Preeclampsia Awareness Month: My Motherhood Journey

May is Preeclampsia awareness month! This is an important month for me because I had severe preeclampsia with both of my pregnancies. I was at risk for preeclampsia for a few reasons, my mom had severe preeclampsia with my sibling and preeclampsia with me (severe preeclampsia typically means that your blood pressure reaches a level higher than 160/90 and/or there is notable impact on your kidneys and liver functioning). I also have a congenital heart defect which raises my risk. 

*This blog post is in partnership with March of Dimes. 

Preeclampsia Statistics

Some quick statistics on preeclampsia:

-It affects 5-8% of pregnancies and happens after the 20th week of pregnancy.

-Having chronic conditions such as hypertension, chronic heart disease, and diabetes can put you at risk for developing preeclampsia during pregnancy. 

-Preeclampsia can also happen during the postpartum period. 

-1 in 7 pregnant women and 1 in 5 pregnant Black women experience hypertensive disorders during their pregnancy. 

My Preeclamptic Pregnancies 

During my first pregnancy I had no signs of preeclampsia until the end of the pregnancy (around the 32-34 week mark). I began to have some headaches, pitting edema (swelling that indents), and protein in my urine (also known as proteinuria). Because my pregnancy had been healthy up until this point my OB identified this as dehydration since it was the middle of August and my blood pressure was still in the normal range at the office visits. When I went in for my 39 week check up my blood pressure had reached 180/100 and I was immediately sent to Labor and Delivery for an induction. After 50 hours of labor and an emergency c-section my oldest was born. I was also on a magnesium drip throughout the labor and 24 hours after to reduce my risk of seizure. The following days my blood pressure was labile and it took 2 different medications to have it return to normal, I was on those medications at home and it took approximately 16 weeks for me to wean off of them. 

I wish I had advocated a bit better for myself and insisted on being monitored more closely. With this knowledge I knew to explore OB’s that were trauma-informed and had more experience with high risk pregnancies, so I chose to switch for my second pregnancy. 

My second pregnancy the entire experience felt much more like a partnership, they listened to my concerns and took my mother’s history into consideration and monitored me closely. My preeclampsia symptoms began to return in a similar fashion and although my blood pressure had only spiked once, they diagnosed me with preeclampsia at 32 weeks and began to have me closely monitored with non-stress tests, increased office visits, and moved my scheduled c-section up earlier. I delivered my second baby at 36 weeks (a few days before his scheduled c-section, he just couldn’t wait!) because I contacted my doctor due to early labor and my blood pressure was high. This time I only needed magnesium for 24 hours and my blood pressure stabilized quicker, I was off of the medications by my 12-week appointment. I am grateful that my second delivery was more of a partnership, which is why health care equity is so important during prenatal and postnatal care.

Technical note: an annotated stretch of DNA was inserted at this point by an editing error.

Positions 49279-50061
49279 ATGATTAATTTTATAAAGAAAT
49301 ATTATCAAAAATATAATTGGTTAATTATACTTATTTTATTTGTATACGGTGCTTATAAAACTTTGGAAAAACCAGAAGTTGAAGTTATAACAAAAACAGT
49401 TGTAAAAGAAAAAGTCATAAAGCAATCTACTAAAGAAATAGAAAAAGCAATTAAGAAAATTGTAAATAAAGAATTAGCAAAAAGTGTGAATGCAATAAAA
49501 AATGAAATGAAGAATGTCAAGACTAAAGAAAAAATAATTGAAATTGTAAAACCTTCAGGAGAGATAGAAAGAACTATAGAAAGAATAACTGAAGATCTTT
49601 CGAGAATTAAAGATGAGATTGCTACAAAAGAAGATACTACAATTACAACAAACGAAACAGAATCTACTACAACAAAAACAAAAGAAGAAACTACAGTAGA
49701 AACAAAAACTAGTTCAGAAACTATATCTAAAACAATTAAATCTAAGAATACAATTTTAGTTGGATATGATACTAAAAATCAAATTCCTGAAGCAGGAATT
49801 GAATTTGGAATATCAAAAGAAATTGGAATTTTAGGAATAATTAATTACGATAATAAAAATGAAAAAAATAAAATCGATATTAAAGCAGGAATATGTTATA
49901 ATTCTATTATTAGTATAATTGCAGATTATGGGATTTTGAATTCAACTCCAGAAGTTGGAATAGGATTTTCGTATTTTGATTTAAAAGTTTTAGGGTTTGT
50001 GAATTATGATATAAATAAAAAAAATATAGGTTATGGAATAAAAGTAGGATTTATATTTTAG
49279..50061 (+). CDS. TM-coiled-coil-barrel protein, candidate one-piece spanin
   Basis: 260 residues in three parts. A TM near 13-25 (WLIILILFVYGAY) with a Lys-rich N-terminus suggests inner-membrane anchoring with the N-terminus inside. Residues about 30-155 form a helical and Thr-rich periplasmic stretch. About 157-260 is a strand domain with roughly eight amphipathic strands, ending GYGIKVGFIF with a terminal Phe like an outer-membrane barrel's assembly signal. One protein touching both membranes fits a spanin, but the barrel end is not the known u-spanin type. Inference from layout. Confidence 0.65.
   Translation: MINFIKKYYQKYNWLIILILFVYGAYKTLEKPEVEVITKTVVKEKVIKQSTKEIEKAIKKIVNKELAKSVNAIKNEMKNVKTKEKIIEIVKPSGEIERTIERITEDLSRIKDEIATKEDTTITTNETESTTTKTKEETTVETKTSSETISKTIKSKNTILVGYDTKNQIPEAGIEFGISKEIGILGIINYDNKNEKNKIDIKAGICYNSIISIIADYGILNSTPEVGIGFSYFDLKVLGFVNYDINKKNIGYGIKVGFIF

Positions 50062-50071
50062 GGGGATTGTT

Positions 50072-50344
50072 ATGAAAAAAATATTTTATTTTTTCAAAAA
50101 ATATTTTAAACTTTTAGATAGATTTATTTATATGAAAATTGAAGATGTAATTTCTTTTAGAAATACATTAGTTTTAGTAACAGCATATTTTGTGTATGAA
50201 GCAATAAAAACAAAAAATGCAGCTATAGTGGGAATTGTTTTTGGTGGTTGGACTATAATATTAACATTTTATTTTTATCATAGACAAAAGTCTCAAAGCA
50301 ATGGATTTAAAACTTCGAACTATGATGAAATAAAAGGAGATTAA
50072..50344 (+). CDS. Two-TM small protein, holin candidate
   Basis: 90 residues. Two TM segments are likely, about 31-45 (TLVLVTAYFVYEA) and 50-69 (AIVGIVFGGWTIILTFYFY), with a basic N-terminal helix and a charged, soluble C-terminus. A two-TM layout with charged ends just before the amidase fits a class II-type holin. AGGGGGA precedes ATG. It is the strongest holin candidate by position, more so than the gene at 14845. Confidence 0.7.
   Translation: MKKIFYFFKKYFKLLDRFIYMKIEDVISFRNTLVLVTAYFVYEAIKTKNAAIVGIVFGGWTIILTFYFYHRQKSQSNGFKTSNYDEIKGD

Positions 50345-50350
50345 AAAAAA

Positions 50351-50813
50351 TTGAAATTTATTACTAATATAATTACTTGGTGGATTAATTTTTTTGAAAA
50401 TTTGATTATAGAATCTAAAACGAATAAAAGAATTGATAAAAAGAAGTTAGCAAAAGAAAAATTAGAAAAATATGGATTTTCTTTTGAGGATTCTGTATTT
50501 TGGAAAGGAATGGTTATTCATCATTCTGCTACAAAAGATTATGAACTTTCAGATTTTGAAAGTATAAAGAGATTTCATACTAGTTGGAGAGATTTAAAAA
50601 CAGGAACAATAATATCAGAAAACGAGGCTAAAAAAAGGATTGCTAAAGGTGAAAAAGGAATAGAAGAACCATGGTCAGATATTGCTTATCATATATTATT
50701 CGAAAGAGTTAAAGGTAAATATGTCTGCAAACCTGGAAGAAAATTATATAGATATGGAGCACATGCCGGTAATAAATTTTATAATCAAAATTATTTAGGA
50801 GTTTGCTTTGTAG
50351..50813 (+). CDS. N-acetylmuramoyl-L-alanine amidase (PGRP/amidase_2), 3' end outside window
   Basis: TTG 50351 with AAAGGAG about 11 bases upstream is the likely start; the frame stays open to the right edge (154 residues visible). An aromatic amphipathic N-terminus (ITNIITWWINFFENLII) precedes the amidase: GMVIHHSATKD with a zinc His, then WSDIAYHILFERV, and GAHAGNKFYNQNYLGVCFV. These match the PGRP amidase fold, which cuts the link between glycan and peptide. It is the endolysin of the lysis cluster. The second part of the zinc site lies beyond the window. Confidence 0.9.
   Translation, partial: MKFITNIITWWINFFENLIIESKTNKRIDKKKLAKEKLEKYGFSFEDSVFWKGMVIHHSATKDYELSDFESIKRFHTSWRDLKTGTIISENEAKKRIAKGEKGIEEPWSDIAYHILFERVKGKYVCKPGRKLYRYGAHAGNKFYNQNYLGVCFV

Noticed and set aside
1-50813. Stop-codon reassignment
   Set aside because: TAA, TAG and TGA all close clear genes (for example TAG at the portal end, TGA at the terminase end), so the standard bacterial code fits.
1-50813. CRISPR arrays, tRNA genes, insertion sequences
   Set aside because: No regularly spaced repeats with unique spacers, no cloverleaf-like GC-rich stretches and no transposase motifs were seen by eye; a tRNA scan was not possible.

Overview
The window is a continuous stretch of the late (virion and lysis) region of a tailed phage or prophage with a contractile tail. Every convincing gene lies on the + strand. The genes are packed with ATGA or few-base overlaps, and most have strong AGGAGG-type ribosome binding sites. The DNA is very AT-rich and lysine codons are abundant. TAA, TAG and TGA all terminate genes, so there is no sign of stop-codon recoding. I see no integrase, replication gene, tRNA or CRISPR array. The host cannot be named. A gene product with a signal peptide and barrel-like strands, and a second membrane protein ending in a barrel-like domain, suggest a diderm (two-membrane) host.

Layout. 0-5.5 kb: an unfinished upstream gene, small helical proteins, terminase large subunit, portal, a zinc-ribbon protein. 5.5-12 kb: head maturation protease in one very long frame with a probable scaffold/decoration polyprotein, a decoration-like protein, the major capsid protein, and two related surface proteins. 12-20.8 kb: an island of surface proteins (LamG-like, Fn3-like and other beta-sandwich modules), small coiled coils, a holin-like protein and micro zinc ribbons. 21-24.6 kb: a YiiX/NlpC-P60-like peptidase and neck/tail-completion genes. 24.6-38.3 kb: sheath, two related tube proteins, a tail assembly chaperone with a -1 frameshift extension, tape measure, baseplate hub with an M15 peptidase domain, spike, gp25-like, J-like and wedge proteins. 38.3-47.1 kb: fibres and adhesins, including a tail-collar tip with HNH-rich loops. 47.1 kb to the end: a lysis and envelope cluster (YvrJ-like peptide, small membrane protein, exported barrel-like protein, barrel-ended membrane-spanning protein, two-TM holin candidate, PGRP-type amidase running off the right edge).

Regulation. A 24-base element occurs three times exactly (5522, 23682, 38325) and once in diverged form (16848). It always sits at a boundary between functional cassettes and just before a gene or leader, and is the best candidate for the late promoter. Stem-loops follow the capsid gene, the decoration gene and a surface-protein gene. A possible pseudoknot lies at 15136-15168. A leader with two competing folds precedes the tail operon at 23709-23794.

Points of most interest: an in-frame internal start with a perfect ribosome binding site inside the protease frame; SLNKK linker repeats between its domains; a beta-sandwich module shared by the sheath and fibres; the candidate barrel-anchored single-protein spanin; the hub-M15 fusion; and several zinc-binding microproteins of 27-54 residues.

My Advice

During my first pregnancy, I wish I had known the severity of preeclampsia and how to monitor my symptoms at home. I wish I had a blood pressure cuff at home, because I may have found my blood pressure elevated earlier before it became an emergency situation. I would encourage all pregnant folks (especially those who are at higher risk for preeclampsia or hypertensive disorders during pregnancy) to have an at home blood pressure cuff, or access to a blood pressure cuff. I would also encourage pregnant people to utilize their healthcare providers when they need it. It is better to call for a concern and have it turn out to be nothing, vs. avoiding the situation and having it turn into an emergency. I also wish I had known that your blood pressure may not stabilize immediately after delivery, you may need to continue blood pressure medications at home. 

Finally, know the signs of preeclampsia! It could help save you or someone you know:

  • Signs and symptoms of preeclampsia include:
  • Headache that doesn’t go away
  • Changes in vision (blurriness, flashing lights)
  • Trouble breathing
  • Pain in the upper right belly area or shoulder
  • Nausea, vomiting, dizziness
  • Swelling in legs, hands, face with or without pitting
  • Sudden weight gain (2-5 pounds/week)

For more information, Watch It Starts with Mom Live! to hear from health experts and other moms about what you need to know to ensure the best health outcomes for you and your baby.

Tune in to It Starts With Mom Live! TODAY! May 25 at 3:00 PM ET on March of Dimes Facebook, LinkedIn, and YouTube. 

Episode 2: What You Need to Know When You’re Pregnant

In case you missed it, watch the first video in the It Starts With Mom series as we chat about mental health, cardiovascular issues, chronic health conditions, how to advocate for yourself, and much more. Go to (

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